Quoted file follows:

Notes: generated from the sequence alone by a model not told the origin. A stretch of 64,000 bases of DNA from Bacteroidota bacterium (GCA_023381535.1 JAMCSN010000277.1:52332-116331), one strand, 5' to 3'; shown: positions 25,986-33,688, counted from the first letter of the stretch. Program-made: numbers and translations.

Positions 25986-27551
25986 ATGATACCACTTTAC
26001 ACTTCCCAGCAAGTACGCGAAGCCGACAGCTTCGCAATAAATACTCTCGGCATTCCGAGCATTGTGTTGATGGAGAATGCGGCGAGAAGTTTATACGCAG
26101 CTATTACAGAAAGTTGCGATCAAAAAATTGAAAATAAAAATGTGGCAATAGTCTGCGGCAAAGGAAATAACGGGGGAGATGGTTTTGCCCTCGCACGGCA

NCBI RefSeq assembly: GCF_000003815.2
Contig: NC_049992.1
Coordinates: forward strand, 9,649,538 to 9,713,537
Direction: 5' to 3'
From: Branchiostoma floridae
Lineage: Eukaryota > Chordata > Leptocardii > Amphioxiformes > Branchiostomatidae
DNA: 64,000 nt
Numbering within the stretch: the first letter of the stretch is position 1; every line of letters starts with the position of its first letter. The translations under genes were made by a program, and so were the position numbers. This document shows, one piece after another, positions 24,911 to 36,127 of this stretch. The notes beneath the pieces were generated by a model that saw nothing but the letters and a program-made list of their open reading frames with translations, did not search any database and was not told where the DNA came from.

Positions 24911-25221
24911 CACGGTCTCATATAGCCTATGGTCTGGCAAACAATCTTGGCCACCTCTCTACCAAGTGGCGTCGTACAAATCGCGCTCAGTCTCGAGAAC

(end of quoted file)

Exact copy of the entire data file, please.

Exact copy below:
Notes: generated from the sequence alone by a model not told the origin. A stretch of 64,000 bases of DNA from Bacteroidota bacterium (GCA_023381535.1 JAMCSN010000277.1:52332-116331), one strand, 5' to 3'; shown: positions 25,986-33,688, counted from the first letter of the stretch. Program-made: numbers and translations.

Positions 25986-27551
25986 ATGATACCACTTTAC
26001 ACTTCCCAGCAAGTACGCGAAGCCGACAGCTTCGCAATAAATACTCTCGGCATTCCGAGCATTGTGTTGATGGAGAATGCGGCGAGAAGTTTATACGCAG
26101 CTATTACAGAAAGTTGCGATCAAAAAATTGAAAATAAAAATGTGGCAATAGTCTGCGGCAAAGGAAATAACGGGGGAGATGGTTTTGCCCTCGCACGGCA

NCBI RefSeq assembly: GCF_000003815.2
Contig: NC_049992.1
Coordinates: forward strand, 9,649,538 to 9,713,537
Direction: 5' to 3'
From: Branchiostoma floridae
Lineage: Eukaryota > Chordata > Leptocardii > Amphioxiformes > Branchiostomatidae
DNA: 64,000 nt
Numbering within the stretch: the first letter of the stretch is position 1; every line of letters starts with the position of its first letter. The translations under genes were made by a program, and so were the position numbers. This document shows, one piece after another, positions 24,911 to 36,127 of this stretch. The notes beneath the pieces were generated by a model that saw nothing but the letters and a program-made list of their open reading frames with translations, did not search any database and was not told where the DNA came from.

Positions 24911-25221
24911 CACGGTCTCATATAGCCTATGGTCTGGCAAACAATCTTGGCCACCTCTCTACCAAGTGGCGTCGTACAAATCGCGCTCAGTCTCGAGAAC